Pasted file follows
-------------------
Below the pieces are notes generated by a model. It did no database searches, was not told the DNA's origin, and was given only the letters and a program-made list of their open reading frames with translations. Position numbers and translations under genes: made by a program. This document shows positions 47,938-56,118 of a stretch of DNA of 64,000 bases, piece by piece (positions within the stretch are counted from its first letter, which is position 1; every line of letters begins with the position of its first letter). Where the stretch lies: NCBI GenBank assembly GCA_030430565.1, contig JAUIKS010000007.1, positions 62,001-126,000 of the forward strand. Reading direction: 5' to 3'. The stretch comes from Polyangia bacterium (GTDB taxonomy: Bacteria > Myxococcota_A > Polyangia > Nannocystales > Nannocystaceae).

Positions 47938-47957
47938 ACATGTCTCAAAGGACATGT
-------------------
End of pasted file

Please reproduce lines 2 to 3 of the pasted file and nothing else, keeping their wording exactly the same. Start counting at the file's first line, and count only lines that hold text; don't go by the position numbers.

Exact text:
Positions 47938-47957
47938 ACATGTCTCAAAGGACATGT